New and Noteworthy. (Reviews)

Contemporary Review, July 2002 | Go to article overview

New and Noteworthy. (Reviews)


CASSELL & CO. has brought out a new edition of Sir Winston Churchill's The Great Republic: A History of America at [pounds sterling]20.00. This book was compiled from those sections of Churchill's History of the English-Speaking Peoples which related to the U.S. and which appeared in the 1950s. This present edition, by Churchill's grandson, Winston S. Churchill, also includes a valuable introduction and, in the second part, a large selection of articles, broadcasts and speeches by Sir Winston which relate to America and her history.

OXFORD UNIVERSITY PRESS continues its series, The Short Oxford History of the British Isles, with The Eighteenth Century ([pounds sterling]35.00) edited by Paul Langford. This survey of the 'long' eighteenth century begins with the Glorious Revolution of 1688 and concludes with the defeat of Napoleon in 1815. The editor provides a substantial introduction which is as concerned with the historiography of the period as with the period itself. The six essays that follow look at various aspects of these 127 years: politics, religion, the governing class, local government, agriculture, population growth, the economy, the 'culture of improvement' and, finally, the importance of war and the empire. The editor concludes with a short epilogue in which he rightly argues that much of what we regard as distinctly 'Victorian' had its roots in the latter eighteenth century. The differences were more of 'scale' than of 'substance'. This is a refreshing collection of essays that will help both the undergraduate and the older reader anxious to look again at this period in our history.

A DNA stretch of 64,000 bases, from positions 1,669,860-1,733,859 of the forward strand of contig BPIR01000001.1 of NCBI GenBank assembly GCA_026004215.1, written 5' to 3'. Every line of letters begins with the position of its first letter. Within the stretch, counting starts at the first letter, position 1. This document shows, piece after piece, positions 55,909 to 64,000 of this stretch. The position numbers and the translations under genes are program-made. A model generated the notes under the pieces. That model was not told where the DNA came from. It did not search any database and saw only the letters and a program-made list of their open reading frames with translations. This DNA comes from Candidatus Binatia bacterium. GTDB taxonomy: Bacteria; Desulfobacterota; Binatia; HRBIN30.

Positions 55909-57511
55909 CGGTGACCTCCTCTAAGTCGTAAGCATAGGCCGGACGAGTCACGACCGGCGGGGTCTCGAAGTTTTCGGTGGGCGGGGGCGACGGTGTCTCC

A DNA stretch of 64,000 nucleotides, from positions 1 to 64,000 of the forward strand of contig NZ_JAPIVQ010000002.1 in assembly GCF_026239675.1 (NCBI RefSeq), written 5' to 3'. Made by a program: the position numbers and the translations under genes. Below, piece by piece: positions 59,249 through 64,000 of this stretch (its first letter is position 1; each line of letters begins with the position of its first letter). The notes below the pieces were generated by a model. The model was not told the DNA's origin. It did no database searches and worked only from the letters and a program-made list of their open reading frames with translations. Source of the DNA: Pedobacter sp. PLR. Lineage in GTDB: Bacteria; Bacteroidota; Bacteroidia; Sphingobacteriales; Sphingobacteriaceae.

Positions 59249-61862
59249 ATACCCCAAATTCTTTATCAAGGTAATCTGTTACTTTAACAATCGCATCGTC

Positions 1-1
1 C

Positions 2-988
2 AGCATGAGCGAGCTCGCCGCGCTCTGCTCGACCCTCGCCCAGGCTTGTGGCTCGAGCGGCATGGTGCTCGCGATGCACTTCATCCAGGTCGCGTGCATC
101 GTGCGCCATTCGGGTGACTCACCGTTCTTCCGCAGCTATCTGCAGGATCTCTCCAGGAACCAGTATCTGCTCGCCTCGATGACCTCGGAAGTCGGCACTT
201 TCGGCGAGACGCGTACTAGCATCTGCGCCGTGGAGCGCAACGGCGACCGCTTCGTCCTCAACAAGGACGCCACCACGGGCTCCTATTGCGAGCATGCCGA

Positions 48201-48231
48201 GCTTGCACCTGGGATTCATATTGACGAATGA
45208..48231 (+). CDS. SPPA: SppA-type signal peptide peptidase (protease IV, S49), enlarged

From CAMBRIDGE UNIVERSITY PRESS we have three more additions to their highly successful 'companion' series. The Cambridge Companion to Newton is part of those collections devoted to famous philosophers and this volume is edited by two American scholars, I. Bernard Cohen and George E. Smith ([pounds sterling]45.00 and US$65.00). The sixteen essays, which are prefaced by an introduction by the editors, look at Newton's works in physics, mathematics, metaphysics and chemistry. There are several essays which examine Newton's eighteenth century background but the aim of the whole is not to examine Newton's contribution to science but to philosophy because 'his Principia gave us a new world-view [which] supplanted not only the Aristotelian world-view, but also that of the so-called "mechanical philosophy" espoused by Descartes and others'. There are also two new Companions on the literary front. The first is The Cambridge Companion to Goethe ([pounds sterling]40.00 and US$60.00) edited by Lesley Sharpe. The fifteen essays in this collection deal with Goethe as a dramatist and poet, with his famous poem, Faust, with his prose fiction and autobiographical writings and with his work with Schiller. There are essays that examine his place in the Germany of his period, his work in Weimar's theatre and his relationship with religion, politics and the visual arts. There is the now standard essay on his relationship to 'gender'. The final new Companion is The Cambridge Companion to Edgar Allan Poe ([pounds sterling]40.00 and US$60.00) edited by Kevin J. Hayes. The fourteen essays in this collection examine various aspects of the great American poet and writer: his role as critic; his circle; his aesthetic theory and humour; the nature of his 'feminine ideal', his relationship to the Gothic tradition, sensationalism, slavery, science fiction, popular culture and modernism. …

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